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Old Style Claret Returns to Bordeaux

Have you ever wanted to drink an Old Style Claret?  A Claret that harks back to the Victorian era of Gentlemen’s Clubs, cigars and fine wine?  If you travel back in time to 1855, when the chateaux were being ranked into Grand Cru Classé, the Claret the British loved so well had a little Syrah from Hermitage, in the northern Rhône, in the blend.  Bordeaux has started to create limited amounts of these wines again – they are unusual and difficult to find but the great Third Growth Chateau Palmer has revived this 19th century practice.

Chateau Palmer created an experimental cuvée (only 100 cases), called Historical XIX Century Wine. It’s a blend of 85% estate fruit from Palmer and 15% Syrah from Hermitage and was sold privately to clients and high class restaurants.

Apparently the wine is fuller and richer when compared to the usual Margaux style and shows more of the Syrah character. Of the few cases made, the chateau is holding back some for a minimum ten years to see if the wine changes back to show more of the Margaux character. Priced the same as Chateau Palmer ex-cellars, this isn’t your typical vin de table.

Michel Chapoutier has also made a Pomerol Hermitage with oenologist Michael Rolland. The wine was produced for charity and was made 50% Merlot from Château Le Bon Pasteu, Rolland’s property in Pomerol and 50% Syrah from Chapoutier’s l’Ermite. The wine was named, aptly, .  Rolland and Chapoutier intend to create an M² every time the vintage deserves it.  The wine was sold at auction in aid of Chapoutier’s charitable foundation, M. Chapoutier Vins et Santé, set up in 1994 to help children with leukemia.

Alain Reynaud, owner of Chateau Le Croix de Gay i Pomerol and consultant for over 10 properties in the region has expressed a desire to grow Syrah: “As long as I have clay soils, I will plant Merlot. But temperatures do seem to be rising, and if I had more gravel, I would love the right to plant Syrah in Bordeaux.”

First Growth Chateau Lafite Rothschild’s brand new vineyard in China is also growing Syrah and the Syndicat des Vins de Bordeaux (Bordeaux Wines Union) is now trialling the growing of Syrah in Bordeaux with a view to the future . . . or should I say the past?

Jean Baptiste Audy own several chateaux in Pomerol and Saint Emilion and have created an Old Style Claret named simply  Cuvée.  The blend is 75% Merlot, 15% Cabernet Sauvignon and 10% Syrah and the abv of 12.5% also represents a return to the lower alcohol levels of Bordeaux in the past.  This is a captivating wine, easy to drink and is full of character.  Cuvée is a dark garnet colour with intense aromas.  In the mouth the wine has a good backbone with smooth tannins and good fruit.With notes of blackberry jam, ripe dark plums and black pepper with a hint of smoke Cuvée also goes well with food especially feathered game, venison, beef, lamb, richly flavoured casseroles and Italian tomato based dishes.

We have managed to acquire some of  this Old Style Claret – Cuvee de Jean Baptiste Audy – and this wine is exclusive to Bordeaux-Undiscovered and you won’t find it anywhere else in the UK.  We hope you enjoy it!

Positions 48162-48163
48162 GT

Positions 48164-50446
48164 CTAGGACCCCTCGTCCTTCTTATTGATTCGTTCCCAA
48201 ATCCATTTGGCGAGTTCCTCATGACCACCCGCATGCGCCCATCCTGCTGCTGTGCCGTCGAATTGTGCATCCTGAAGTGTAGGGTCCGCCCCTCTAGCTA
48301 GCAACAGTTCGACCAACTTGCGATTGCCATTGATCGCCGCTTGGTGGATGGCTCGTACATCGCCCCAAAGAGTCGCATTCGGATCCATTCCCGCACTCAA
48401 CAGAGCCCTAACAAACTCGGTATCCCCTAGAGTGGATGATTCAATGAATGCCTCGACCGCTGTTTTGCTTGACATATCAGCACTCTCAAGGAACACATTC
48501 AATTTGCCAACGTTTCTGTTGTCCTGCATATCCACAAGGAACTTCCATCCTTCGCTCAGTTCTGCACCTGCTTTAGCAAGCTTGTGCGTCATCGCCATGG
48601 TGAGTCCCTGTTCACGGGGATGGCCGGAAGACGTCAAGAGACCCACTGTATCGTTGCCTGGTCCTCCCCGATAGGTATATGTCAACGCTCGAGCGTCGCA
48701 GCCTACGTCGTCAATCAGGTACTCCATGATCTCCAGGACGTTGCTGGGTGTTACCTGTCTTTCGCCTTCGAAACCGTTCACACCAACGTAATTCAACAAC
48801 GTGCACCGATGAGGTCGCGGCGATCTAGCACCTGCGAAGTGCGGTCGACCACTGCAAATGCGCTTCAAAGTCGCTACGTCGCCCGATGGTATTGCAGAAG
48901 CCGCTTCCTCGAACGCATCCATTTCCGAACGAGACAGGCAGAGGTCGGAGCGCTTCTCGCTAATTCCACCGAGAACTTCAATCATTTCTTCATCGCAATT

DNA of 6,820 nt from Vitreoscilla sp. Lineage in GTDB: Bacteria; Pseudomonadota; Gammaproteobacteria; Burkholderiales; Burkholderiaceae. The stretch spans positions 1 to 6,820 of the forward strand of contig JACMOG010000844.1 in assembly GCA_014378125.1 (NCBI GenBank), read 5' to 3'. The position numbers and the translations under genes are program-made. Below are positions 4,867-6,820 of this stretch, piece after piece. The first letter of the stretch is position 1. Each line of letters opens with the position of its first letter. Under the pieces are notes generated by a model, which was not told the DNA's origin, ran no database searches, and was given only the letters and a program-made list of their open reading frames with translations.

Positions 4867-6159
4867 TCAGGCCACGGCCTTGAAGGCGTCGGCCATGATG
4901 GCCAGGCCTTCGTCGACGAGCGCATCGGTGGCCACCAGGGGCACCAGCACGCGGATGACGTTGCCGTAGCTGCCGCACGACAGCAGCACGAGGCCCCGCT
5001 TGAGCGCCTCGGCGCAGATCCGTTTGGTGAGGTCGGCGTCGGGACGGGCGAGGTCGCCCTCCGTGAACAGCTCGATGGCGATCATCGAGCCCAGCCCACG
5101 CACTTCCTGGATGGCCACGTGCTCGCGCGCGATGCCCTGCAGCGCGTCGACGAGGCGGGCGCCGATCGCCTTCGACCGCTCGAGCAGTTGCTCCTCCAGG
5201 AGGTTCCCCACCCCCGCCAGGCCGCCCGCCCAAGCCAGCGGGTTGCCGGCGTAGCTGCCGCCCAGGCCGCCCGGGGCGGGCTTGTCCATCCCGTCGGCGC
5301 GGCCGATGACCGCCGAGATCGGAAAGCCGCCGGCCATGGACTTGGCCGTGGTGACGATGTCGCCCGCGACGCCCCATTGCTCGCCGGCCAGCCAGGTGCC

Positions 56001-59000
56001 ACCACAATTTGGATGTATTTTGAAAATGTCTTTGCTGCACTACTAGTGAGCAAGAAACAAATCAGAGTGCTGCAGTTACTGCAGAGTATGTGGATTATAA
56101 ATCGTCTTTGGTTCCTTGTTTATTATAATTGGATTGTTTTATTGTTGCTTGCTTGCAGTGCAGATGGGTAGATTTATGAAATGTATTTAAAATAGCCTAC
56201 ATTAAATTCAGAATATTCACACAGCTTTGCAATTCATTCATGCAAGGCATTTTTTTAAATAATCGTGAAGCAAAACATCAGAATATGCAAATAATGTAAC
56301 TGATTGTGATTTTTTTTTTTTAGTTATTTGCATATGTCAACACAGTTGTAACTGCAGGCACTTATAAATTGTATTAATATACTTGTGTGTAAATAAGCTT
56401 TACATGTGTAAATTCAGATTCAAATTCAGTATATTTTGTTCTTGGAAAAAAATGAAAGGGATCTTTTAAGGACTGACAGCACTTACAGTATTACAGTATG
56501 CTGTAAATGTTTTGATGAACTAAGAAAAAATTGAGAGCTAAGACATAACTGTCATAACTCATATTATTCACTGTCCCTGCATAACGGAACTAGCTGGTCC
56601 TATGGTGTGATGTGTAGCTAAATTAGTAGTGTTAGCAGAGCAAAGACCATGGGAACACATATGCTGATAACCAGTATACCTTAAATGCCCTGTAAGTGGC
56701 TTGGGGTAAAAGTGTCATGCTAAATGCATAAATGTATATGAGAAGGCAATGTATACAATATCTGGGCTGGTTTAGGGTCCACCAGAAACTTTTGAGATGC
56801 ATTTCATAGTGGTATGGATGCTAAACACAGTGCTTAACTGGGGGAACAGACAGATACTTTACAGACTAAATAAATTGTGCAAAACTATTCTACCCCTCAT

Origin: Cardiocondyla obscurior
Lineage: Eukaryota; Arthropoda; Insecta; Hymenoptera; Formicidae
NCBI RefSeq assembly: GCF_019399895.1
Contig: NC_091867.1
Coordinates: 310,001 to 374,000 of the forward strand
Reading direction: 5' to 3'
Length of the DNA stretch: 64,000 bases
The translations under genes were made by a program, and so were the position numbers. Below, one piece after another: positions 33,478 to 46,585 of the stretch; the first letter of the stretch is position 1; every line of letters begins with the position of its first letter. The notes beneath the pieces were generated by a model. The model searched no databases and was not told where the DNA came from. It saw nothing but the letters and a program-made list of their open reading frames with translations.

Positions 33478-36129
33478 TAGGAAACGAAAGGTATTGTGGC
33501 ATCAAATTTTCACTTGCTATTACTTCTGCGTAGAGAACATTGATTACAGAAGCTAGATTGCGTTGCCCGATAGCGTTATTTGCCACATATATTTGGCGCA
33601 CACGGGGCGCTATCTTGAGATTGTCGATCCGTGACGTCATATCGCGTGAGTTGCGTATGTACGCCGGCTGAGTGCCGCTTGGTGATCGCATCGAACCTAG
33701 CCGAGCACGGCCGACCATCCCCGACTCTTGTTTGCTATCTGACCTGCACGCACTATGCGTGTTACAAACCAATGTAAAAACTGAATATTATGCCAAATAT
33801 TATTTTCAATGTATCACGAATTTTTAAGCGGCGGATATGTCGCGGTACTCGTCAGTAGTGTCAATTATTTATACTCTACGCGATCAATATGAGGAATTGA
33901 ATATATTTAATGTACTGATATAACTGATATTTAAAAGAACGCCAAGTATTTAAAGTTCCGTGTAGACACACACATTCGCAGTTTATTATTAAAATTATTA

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4 Responses to Old Style Claret Returns to Bordeaux

  1. gdfo says:

    Good story of a good idea.

    Some CA wineries will read this and come up with their own overpriced versions, I ‘m sure.

    Have you tasted any of them?

    • Nick says:

      Hi – I haven’t tasted any Californian wines made in the Bordeaux style or Meritage for many years now. I have however sampled Bordelaise wines that experiment with old/obsolete grape varieties and thoroughly enjoyed the Cuvee de Jean Baptiste Audy – which is why I brought it here to sell in the UK! It’s a deeper, earthier style and is incredible value for money. I am always on the look out for interesting wines!



  2. Em says:

    You said Chateau Lafite Rotschild, which is to my knowledge a bordeaux, is now growing a vineyard in China. How are they adjusting this? Are they keeping the name of the brand knowing this wine from China can’t be considered a bordeaux wine acording to the AOC?

    • Nick says:

      Hi Em,

      The wine from Lafite’s vineyard in China will not be a ‘Bordeaux’ wine and I brought it in as an example to show how the Syrah grape is being used. I have not heard yet what the wine will be named but it will be part of the Rothschild brand.

      These ‘old style clarets’ and experimental wines made in Bordeaux do not fall under any AOC as the grapes used are ones that are not included in the AOC ‘permitted varieties’. The reason that the INAO are trialling these old / forgotten varieties is that they were used in the past and might prove to be again in the future due to climate change.

      The phylloxera epidemic at the end of the 19th century wiped out vineyards in France and there are pockets of long lost vines dotted about that are now attracting conservation and research. The ‘modern’ permitted grapes for Bordeaux AOC were established much later than the phylloxera epidemic and don’t include many grapes grown there historically in the past. The Vintage Clarets that you see at auction from the 1800s and early 1900s contain some of these long lost grapes, which I find fascinating!

      Interestingly Ch Palmer has also produced a white wine using a blend of 65% Muscadelle, 25% Sauvignon Gris with the remaining 10% a mix of Merlot Blanc and Lauzet. Lauzet is not included in the permitted white grapes for Bordeaux AOC but old records show that this grape was once known Doset or Corbin Blanc centuries ago in Sauternes so maybe it was once grown there, especially as it is a good grape for encouraging Noble Rot! Times change and as wine producers have to adapt – albeit very slowly – we may see these grapes permitted in AOC Bordeaux in years to come.